Supervised Agricultural Experience:
My two SAEs are dairy production and swine production. Although I can remember helping my parents with farm tasks from a very young age, I started regularly working in the calf barn in seventh grade. Since then, my duties have greatly grown. Today, I am very active in all aspects of the calf barn, feeding calves, understanding computer data, and operating automatic feeders, and occasionally help milk in the parlor too. I also raise a few show heifers separate from the rest of the herd each year and prepare them for shows at a local and state level. Additionally, I help take care of my family's small show pig operation. One of my older sisters, Krista, began showing pigs about ten years ago, and my family has bred, owned, and raised show pigs ever since. My brother, Brian, and I used to farrow about eight sows each year and raise their piglets, but have since sold the sows. I was very involved in sire selection, breeding, and farrowing. From these experiences, I have gained numerous skills and now hope to eventually return to my family's dairy farm sometime after attending college.
What's one thing you're looking forward to this year?
I am really looking forward to talking with members, advisors, alumni, and many other supporters, everyone who makes Wisconsin FFA the family that we are. My past year serving Wisconsin FFA was the best year of my life, and that is because of the connections made and conversations had with incredible people. In-person events allow for more opportunities to have casual conversations, so I am excited to learn from members and be myself when chatting! It seems like the best way to get to know someone is by having a good, old fashioned conversation with them, and that is exactly what I, and hopefully many others, are looking forward to. I am also stoked to be working alongside a team of dedicated, intelligent, and driven young women, and I cannot wait to see how each of them grows and thrives throughout our year of service.
Describe your perfect summer day:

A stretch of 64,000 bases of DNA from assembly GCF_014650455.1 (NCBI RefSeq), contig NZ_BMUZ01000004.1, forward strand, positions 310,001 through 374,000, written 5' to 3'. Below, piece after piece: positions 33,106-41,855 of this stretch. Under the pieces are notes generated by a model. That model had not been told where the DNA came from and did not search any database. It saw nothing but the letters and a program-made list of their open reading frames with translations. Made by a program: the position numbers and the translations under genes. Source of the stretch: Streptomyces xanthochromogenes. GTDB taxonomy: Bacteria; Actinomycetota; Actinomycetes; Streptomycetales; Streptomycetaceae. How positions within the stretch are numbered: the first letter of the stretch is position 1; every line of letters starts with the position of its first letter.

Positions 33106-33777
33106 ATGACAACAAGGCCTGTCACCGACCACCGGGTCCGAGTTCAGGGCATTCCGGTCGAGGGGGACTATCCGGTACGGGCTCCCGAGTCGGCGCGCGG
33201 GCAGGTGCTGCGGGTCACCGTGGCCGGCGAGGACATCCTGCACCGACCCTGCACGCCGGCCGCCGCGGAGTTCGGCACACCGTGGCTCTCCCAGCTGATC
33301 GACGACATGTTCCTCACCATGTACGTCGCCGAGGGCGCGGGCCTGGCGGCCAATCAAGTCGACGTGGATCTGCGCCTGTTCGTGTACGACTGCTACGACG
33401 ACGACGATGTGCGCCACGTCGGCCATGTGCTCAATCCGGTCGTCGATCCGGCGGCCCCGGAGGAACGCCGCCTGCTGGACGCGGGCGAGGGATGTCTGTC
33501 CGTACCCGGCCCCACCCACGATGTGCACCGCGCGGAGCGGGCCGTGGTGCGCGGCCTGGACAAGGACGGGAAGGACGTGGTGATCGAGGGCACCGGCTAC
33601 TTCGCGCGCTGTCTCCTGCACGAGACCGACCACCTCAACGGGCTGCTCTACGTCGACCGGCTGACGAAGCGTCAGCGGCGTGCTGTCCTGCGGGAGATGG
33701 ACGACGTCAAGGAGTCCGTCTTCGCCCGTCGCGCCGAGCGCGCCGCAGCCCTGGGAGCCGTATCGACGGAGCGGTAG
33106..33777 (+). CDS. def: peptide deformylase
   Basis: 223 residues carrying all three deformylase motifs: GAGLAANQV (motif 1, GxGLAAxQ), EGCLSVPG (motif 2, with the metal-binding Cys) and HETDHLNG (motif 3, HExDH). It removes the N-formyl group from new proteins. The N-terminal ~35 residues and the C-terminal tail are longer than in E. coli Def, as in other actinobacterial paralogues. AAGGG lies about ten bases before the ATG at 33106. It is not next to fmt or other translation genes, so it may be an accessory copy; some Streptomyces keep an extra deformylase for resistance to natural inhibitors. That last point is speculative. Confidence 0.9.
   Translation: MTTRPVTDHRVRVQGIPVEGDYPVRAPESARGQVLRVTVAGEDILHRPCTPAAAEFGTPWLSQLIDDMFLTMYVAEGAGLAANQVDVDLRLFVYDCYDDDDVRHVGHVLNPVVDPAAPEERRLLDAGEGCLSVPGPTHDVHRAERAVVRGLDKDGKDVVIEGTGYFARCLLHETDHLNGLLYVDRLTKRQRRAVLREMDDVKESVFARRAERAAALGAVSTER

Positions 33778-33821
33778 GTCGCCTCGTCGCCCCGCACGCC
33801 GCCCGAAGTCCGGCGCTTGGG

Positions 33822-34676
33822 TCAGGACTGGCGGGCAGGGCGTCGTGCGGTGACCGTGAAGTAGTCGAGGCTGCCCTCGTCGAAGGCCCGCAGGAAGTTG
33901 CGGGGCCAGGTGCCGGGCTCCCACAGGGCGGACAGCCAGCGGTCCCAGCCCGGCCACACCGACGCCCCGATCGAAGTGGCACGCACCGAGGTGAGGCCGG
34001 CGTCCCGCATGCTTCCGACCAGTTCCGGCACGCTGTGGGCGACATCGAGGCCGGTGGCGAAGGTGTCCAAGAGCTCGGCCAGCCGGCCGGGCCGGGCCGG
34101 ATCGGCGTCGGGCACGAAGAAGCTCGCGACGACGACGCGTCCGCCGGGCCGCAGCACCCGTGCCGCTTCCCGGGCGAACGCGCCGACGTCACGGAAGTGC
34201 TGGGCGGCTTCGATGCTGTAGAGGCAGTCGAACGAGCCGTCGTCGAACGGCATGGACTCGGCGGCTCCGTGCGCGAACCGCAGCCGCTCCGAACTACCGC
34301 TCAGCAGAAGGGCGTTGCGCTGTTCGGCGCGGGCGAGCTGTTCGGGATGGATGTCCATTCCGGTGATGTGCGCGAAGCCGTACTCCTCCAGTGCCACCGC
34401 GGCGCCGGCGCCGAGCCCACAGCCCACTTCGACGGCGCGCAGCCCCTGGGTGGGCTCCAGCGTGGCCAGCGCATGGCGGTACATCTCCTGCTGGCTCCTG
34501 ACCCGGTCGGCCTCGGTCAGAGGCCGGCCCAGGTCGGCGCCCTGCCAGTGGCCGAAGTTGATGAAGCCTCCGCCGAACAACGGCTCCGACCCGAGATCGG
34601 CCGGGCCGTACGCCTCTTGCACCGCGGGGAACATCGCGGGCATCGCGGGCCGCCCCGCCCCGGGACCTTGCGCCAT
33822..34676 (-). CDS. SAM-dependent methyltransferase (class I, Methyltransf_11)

As I started thinking about my perfect summer day, it really started to sound like a day showing dairy cattle at the Wisconsin State Fair! This day is going to be jam packed, so in order to fit everything in, I would probably wake up nice and early, then get out to the barns. The weather would be sunny with a few clouds here and there, a very slight breeze, a high of 79°, and not very humid. After having fun in the coliseum showing my heifer, I would love to spend some time with my family on the grounds, eating food and maybe playing some cards. In order for this to be my perfect summer day, FFA members also have to be involved! Maybe I could walk around and chat with members that are exhibiting projects, visit with band and choir members and listen to their performances, and help out in the Discovery Barn with my teammates too! As the day would start to wind down, I would need a couple scoops of my personal favorite, Jumping Jersey Cow ice cream from Cedar Crest in the Wisconsin Products Pavilion. I would then like to stay up fairly late enjoying the company of FFA members, teammates, and fairgoers as I eat more fair food and listen to the hum of fans and classic country music in the barn.
What's one item you've kept in your FFA jacket pocket and what's its significance?
"...you have bigger and broader goals, in FFA and otherwise. That's great, just make sure you have a plan on how to get there." That statement is a small part of a letter I received in August of 2018. I received the letter in the mail after finding success at the Wisconsin State FFA Convention, and Pete Giacomini, a friend of my parents, sent me a package with the letter enclosed. This letter has since been in my FFA jacket every day, moving with me from jacket to jacket. Pete's letter inspires me often, but I also appreciate the honesty Pete shared with me. As dreamers, we must have a plan on how to accomplish our goals; they will not simply happen overnight. Since receiving this letter, I have had the pleasure of getting to know Pete better, between working with him as I practiced for LDEs to Facebook messaging once in while. Even though we may not talk every day, I really look up to Pete and the life of service he continues to live. Carrying the letter with me is a small reminder of what is possible for young people that believe in the future of agriculture.